The Texas blind salamander is a cave salamander found in the Edwards Aquifer region of Central Texas.

This small, irregularly shaped animal has a tiny head and a spongy body that may be tan or light brown in color.

It inhabits shallow streams, seeps, springs, and caves with good water flow. The Texas blind salamander can also be found in Mexico and other parts of the United States outside its range in Central Texas.

The now endangered Texas blind salamander is an animal found in the Edwards Aquifer region of Central Texas.

4.   Chilean Rose Tarantula

A close-up of a chilean rose tarantula, one of the largest tarantulas and terrifying cave animals out there.

Chilean rose tarantulas are the most enormous tarantulas in the world. They’re also known as Chilean flamingo tarantulas because of their pink and black colors, reminiscent of a flamingo’s feathers.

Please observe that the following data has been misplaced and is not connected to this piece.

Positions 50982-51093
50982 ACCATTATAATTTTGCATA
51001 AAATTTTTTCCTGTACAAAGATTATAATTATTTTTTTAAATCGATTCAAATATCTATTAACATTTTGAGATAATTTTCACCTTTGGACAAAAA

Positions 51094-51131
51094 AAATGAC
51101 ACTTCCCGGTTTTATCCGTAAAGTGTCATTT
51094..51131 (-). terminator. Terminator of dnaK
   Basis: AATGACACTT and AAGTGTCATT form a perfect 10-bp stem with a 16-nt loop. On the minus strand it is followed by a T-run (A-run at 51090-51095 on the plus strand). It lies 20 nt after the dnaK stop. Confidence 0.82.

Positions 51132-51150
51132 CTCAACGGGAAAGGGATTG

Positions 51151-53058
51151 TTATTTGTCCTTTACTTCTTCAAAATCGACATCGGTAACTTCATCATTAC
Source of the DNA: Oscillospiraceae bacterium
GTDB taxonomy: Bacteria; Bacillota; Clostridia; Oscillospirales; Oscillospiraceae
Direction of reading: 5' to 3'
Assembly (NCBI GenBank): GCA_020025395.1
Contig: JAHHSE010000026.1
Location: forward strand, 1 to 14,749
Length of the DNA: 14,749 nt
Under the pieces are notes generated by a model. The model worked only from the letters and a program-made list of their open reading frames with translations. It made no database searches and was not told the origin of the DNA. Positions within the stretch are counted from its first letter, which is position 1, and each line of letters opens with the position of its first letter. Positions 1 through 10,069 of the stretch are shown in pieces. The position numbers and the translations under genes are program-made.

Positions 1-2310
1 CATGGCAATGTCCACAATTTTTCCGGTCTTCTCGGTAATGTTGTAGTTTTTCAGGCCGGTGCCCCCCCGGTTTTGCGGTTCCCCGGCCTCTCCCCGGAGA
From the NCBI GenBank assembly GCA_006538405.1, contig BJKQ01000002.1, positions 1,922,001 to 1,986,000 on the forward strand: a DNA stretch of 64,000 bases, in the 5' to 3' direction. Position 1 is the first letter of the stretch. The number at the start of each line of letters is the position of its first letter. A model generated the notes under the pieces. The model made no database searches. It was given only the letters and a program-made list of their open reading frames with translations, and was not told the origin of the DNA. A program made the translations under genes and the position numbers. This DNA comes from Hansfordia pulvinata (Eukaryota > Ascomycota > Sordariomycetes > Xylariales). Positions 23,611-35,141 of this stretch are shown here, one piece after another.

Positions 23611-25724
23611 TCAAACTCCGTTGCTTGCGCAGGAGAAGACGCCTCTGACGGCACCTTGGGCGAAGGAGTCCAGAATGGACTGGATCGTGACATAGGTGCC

These arachnids live in Chile and Argentina in South America, but they can also live wild in other countries worldwide, including Australia and New Zealand.

Unlike different types of cave animals, the Chilean rose tarantula isn’t poisonous and isn’t aggressive either; it just wants to live out its life peacefully among other animals in its habitat.

5.   Our Favorite Cute Cave Animal: The Pink Fairy Armadillo

A pink fairy armadillo is one of the rarest cave animals, shown here crawling on some grass.

The tiniest species of armadillo is the Pink Fairy Armadillo. It measures up to 5.2 inches (13 cm) in length and weighs less than 2 ounces (57 grams).